By Allison Campbell-Jensen
“The idea of the artists’ book is that you are combining the aesthetic of an object with a concept,” says Deborah Ultan, Curator of the Francis V. Gorman Rare Art Books & Media Collection. “You’re creating something that is both visually exciting as much as or maybe more so even than the text.”
Artists’ books play with the ideas of form and function, as architecture and design do.
Now, the virtual artists’ book is emerging from the evolution of books.
The evolution of books — and artists’ books
The roots of artists’ books are as deep as cuneiform writing. “The engraved lettering, which were shapes in the clay. That’s really almost the beginning of books,” Ultan says, “and also you can think of it as an artistic form.”
The illuminated manuscripts created by monks are another step in the evolution of books.
“With the virtual artist book, the idea is to maintain that we are not just reading to gain knowledge, we’re doing it for the experience.”
“Then we have Gutenberg, where we understand how the printing press makes these entities more obtainable, accessible,” Ultan says. The idea of sharing arose. Yet “quality became less important than accessibility. But accessibility and quality are in a constant dance. The most obvious example of that is the paperback versus the cloth book.”
In the 1960s and ’70s, the copy machine made the idea of copying and sharing very exciting for artists who wanted to get their work out in the world cheaply, bypassing publishers and the mainstream press.
“We have an artists’ book that was created — it was a performance that became a book,” Ultan says. A museum in Madrid set up a fax machine and artists faxed in their artwork. “The fax machine was pumping out all this stuff that was all over the museum. Then it was eventually assembled, and the book became an artifact of that performance. Not high quality, but an exciting experience — something that was very collaborative.”
Ultan notes that the Gorman Collection has examples of many different artists’ books over time, from cuneiform to the latest artists’ books by local artists. “We don’t have an illuminated manuscript; we do have a facsimile of the Book of Kells,” she says.
A virtual artists’ book
Now, as a step in the evolution of the book, we have the e-book. “That has opened up a different window of how we read and study,” she says. And the electronic format has been adopted by book artists.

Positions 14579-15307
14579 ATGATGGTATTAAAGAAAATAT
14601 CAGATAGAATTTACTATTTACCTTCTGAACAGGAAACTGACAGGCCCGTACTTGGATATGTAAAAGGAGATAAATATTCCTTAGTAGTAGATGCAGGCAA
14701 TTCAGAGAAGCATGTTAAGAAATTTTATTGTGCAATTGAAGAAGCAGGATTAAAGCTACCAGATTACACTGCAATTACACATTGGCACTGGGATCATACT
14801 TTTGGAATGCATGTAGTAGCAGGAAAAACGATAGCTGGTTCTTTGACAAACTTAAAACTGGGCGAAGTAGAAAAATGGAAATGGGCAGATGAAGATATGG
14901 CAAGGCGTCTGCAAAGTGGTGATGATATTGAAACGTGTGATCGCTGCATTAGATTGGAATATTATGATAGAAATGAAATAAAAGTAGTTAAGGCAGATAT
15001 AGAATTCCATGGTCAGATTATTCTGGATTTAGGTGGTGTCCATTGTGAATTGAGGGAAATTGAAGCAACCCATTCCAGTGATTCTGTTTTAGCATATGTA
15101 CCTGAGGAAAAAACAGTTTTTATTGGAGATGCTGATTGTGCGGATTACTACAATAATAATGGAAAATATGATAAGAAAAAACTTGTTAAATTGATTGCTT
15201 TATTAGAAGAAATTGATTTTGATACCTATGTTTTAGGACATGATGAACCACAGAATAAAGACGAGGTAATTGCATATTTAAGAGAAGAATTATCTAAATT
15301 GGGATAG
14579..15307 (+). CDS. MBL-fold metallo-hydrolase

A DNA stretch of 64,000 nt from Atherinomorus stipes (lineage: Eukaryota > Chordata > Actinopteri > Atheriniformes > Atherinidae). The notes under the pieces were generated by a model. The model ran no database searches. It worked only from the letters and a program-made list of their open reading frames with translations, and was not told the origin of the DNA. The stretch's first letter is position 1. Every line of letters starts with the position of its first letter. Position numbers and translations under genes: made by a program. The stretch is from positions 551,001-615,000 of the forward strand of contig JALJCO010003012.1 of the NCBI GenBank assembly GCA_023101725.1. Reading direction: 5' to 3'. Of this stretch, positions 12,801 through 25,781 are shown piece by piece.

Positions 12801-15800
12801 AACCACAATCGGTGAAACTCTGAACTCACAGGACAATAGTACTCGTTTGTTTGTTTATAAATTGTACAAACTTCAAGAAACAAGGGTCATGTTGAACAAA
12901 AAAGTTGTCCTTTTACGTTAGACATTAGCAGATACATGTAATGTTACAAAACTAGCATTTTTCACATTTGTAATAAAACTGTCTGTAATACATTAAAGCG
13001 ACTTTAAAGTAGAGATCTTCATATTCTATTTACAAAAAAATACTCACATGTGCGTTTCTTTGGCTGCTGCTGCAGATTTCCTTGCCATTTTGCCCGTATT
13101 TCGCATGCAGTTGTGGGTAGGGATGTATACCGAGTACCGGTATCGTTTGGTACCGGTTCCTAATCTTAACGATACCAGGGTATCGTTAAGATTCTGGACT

“With the virtual artist book,” Ultan says, “the idea is to maintain that we are not just reading to gain knowledge, we’re doing it for the experience.”
The path to collecting one for the Gorman Collection began when Ultan met artist R. J. Kern a couple of years ago for a discussion about artists’ books focused on photography, especially from the 21st Editions collection. He told her about his upcoming project, “The Best of the Best,” which she purchased after it was completed.
Earlier this year, he contacted Ultan to ask what he could do, as libraries weren’t collecting in the time of COVID. She suggested he look into a virtual artist book, a form that was already being explored yet took on more significance because of the pandemic. Kern was intrigued. He decided to experiment with “The Best of the Best.”
“You could just create a facsimile of an artists’ book. But that’s not what this is,” Ultan says. “This actually explores how the virtual format can still provide a book experience that is engaging and transforming.” In a video introduction to Kern’s virtual artists’ book, she says this step in the evolution of the book relies on creative and theatrical uses of technology.
The Gorman Collection is purchasing Kern’s virtual artist book. “R.J. made sure to create a very playful, interactive element to it,” Ultan says. “So it’s that idea of having your own experience with the book.” She expects users to be able to view it online in a couple of weeks.
The nature of books
Even as the paradigm has shifted with books, they still retain a certain character. “There’s this sacred idea of our books,” Ultan says. “We like to collect them, we like to share them, we like to show them off, or we like to keep them secret. They are very personal and they can take on so many different layers of meaning.” Even in a virtual environment.